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Venus Balloon Probe to Visit Chemically Violent World

Earth’s nearest planetary neighbor, Venus, is similar to our world in size, but its environment it truly alien. The weather on Venus is ruled not by water, but by battery acid. Venus seems endowed with more than its share of sulfur, and that sulfur combines with other elements to form complex things like sulfuric acid hazes. Acid rain is a real issue on Venus.

What can we learn from our cosmic neighbor, and how can it help us better care for our own world?

For the answer to this and other questions, researchers like the Jet Propulsion Laboratory’s Viktor Kerzanovich have been working to send an ambitious balloon mission to the hothouse world. The probe is called VALOR, for Venus Atmospheric Long-duration Observatory for in-situ Research.

In interviews conducted by the author with several project scientists for a forthcoming book, Kerzanovich said:

We have been working for several years to fly a new type of balloon on Venus that will last for about 30 days, so we hope that this will be a very spectacular and very science-rich project. VALOR is a big balloon that can carry about 400 kilos above the Venus surface.

VALOR would be the third balloon to visit the skies of Venus. In 1985, two comet-bound Soviet probes dropped off landers at Venus, each carrying an “aerostat” balloon probe designed by Soviet and French engineers. As the landers descended, they released their helium-filled balloons some 33 miles above the ground. The altitude was important, says balloon designer Jacques Blamont:

Venus ballooning is very easy above 50 kilometers [31 miles] altitude. It is more cool up there. At lower levels, it is still possible, but has not been done.

Each Teflon balloon spanned 11½ feet in diameter and carried a battery-powered instrument gondola to observe pressure, temperature, light levels, windspeeds, and mist density. The missions lasted until their batteries gave out, nearly 48 hours into each flight.

VALOR has distinct advantages over its predecessors. The key to VALOR’s success will be longevity — the mission calls for a thirty-day cruise. To that end, the system must be robust, explains Kerzhanovich:

The whole idea is to make it impermeable so it will not lose the gas in a month and maybe forever. It will be built of very strong material, the same material that MER (Mars Exploration Rover) air bags were made of. And remember on Mars when you dropped this 400 kilos of  MER experiments with the speed of about 20 meters per second they didn’t pop.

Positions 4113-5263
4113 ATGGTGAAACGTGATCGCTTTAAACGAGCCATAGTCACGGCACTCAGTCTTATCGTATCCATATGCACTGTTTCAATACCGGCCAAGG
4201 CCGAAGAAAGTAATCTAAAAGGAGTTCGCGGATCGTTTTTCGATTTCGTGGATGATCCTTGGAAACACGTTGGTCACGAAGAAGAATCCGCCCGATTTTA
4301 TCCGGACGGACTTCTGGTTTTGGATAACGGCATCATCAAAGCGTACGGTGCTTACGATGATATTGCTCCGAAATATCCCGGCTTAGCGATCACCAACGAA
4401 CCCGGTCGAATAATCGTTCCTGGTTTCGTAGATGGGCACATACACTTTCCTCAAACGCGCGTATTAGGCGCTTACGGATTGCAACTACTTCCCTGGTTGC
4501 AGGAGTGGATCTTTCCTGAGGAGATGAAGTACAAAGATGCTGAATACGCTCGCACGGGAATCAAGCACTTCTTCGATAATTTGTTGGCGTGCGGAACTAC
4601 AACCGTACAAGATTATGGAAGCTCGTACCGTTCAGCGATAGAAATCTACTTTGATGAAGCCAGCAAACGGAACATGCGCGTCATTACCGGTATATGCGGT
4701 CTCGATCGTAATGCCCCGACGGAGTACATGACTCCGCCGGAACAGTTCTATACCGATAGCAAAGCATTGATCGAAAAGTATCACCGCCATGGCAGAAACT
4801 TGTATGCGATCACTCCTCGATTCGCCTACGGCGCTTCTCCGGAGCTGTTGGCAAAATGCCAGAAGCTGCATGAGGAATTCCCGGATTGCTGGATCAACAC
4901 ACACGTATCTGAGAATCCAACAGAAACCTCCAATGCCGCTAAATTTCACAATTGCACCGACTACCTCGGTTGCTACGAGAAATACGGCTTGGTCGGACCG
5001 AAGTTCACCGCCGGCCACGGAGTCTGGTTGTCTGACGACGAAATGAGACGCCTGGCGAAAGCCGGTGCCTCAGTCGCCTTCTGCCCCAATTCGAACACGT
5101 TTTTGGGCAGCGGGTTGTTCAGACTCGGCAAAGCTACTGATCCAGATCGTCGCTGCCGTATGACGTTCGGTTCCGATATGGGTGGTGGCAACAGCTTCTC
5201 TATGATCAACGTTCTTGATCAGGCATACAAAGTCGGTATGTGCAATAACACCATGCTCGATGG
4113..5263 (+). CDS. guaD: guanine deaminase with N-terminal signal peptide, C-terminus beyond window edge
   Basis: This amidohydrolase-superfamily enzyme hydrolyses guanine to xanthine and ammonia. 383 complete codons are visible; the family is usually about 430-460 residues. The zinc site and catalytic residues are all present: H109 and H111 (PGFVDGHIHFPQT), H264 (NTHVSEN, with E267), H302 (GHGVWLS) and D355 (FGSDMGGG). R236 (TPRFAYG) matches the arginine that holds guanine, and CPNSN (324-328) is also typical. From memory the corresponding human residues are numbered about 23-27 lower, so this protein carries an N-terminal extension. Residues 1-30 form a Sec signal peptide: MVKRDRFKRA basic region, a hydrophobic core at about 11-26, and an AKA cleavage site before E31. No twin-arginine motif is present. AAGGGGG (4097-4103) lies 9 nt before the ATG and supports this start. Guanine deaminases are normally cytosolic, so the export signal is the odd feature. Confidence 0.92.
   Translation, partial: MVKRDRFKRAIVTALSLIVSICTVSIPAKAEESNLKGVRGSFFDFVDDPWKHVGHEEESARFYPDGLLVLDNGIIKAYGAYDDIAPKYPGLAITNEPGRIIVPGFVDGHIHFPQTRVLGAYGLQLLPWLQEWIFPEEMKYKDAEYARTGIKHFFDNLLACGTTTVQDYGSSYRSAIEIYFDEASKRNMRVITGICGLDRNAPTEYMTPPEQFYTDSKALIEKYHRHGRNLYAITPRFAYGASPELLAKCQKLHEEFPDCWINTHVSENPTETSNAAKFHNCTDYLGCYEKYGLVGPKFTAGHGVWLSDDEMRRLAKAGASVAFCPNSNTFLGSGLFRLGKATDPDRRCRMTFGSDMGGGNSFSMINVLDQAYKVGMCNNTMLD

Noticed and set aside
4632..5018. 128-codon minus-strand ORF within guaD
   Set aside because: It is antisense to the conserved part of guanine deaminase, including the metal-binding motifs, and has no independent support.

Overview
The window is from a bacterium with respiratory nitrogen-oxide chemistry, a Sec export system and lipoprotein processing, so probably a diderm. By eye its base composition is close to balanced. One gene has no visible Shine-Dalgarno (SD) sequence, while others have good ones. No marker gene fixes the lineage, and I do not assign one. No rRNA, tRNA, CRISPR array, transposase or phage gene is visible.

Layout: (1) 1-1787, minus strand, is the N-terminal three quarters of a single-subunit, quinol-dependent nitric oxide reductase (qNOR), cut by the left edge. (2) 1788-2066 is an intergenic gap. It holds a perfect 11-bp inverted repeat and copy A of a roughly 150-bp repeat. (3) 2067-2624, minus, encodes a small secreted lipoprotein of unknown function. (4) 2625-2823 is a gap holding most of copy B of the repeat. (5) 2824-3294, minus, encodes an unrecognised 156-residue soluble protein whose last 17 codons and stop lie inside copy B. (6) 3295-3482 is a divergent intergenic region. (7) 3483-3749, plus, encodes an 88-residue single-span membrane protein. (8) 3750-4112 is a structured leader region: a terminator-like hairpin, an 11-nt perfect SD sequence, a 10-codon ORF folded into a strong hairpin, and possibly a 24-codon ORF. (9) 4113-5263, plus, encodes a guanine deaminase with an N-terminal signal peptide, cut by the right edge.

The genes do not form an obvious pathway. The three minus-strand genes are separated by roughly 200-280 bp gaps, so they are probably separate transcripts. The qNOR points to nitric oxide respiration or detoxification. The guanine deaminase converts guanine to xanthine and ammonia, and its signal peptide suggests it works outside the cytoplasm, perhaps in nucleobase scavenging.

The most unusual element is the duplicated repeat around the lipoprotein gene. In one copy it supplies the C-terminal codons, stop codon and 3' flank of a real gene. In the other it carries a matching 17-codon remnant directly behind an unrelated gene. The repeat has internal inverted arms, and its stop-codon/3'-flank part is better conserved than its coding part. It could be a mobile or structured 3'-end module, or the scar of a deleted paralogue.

VALOR carries six times the payload of earlier balloons, and will return 100 times the data in a mission lasting 15 times as long.

JPL’s Kevin Baines believes the next generation of science for Venus must come from within its environment:

You have to do what I call “experiencing Venus” to get all the answers. We try to do chemistry from orbit, and we do, but it’s all model-dependent on knowing the clouds. For example, if you have a high cloud with so many molecules of sulfuric acid, you assume that the cloud itself is made of it. But inside the cloud itself, you can get light rattling around and different things going on. When you try to derive the abundances of things, it can really be mucked up by the clouds. It also depends on lighting conditions, time of day. It’s much better to be in situ where you can float around and actually measure and count up the molecules accurately and not have to worry about modeling.

Venus is a chemically violent world with many different reactions going on compared to the Earth’s atmosphere. Baines calls it “a laboratory for understanding all sorts of chemical atmospheric processes”:

We really want to watch these chemical cycles going on in the atmosphere. It’s very much temperature and pressure dependent as well, so as the balloon bobs up and down just a couple kilometers, we expect the sulfur dioxide, for example, to change by almost a factor of ten. We can use that information together with other chemical species to find out what the most important cycles on Venus are.

Baines agrees with Kerzhanovich that the mission is one of potentially great discovery:

It’s like sailing the seas for the first time. I feel like Magellan. I don’t know what’s going to be on the other side.